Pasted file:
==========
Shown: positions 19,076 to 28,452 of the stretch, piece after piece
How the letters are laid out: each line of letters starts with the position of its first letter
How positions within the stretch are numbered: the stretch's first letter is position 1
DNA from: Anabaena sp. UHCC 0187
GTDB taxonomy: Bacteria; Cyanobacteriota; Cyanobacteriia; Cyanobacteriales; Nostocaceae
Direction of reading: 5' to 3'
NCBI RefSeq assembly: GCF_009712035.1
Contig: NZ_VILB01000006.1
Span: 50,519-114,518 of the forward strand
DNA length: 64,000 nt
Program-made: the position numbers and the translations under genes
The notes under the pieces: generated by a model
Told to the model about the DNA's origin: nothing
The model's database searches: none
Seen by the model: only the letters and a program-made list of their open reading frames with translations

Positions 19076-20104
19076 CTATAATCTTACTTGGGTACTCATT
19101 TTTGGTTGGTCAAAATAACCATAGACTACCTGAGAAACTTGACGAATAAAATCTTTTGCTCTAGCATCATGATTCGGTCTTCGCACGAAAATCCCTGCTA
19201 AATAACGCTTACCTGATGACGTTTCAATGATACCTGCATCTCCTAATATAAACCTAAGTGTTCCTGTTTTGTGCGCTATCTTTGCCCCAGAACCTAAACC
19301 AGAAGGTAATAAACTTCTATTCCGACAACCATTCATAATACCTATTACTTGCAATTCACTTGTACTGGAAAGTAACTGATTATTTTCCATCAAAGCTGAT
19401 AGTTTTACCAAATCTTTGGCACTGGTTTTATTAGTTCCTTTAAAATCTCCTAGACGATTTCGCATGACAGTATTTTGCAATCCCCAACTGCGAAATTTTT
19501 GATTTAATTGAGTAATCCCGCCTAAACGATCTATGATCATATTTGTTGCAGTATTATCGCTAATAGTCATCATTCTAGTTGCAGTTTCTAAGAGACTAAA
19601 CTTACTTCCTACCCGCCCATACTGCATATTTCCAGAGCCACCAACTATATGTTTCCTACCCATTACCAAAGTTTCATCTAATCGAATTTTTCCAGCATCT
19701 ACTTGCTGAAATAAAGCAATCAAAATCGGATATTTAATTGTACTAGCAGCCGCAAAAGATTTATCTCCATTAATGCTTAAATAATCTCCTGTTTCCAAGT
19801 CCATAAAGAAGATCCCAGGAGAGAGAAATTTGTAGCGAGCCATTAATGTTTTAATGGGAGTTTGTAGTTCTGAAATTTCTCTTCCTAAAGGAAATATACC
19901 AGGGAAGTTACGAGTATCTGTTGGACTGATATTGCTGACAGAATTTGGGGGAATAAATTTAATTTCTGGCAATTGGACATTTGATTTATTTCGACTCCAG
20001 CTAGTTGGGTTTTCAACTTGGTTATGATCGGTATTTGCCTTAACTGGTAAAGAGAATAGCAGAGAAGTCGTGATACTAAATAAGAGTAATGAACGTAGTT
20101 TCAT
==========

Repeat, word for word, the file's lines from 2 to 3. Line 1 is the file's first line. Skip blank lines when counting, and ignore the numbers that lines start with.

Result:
How the letters are laid out: each line of letters starts with the position of its first letter
How positions within the stretch are numbered: the stretch's first letter is position 1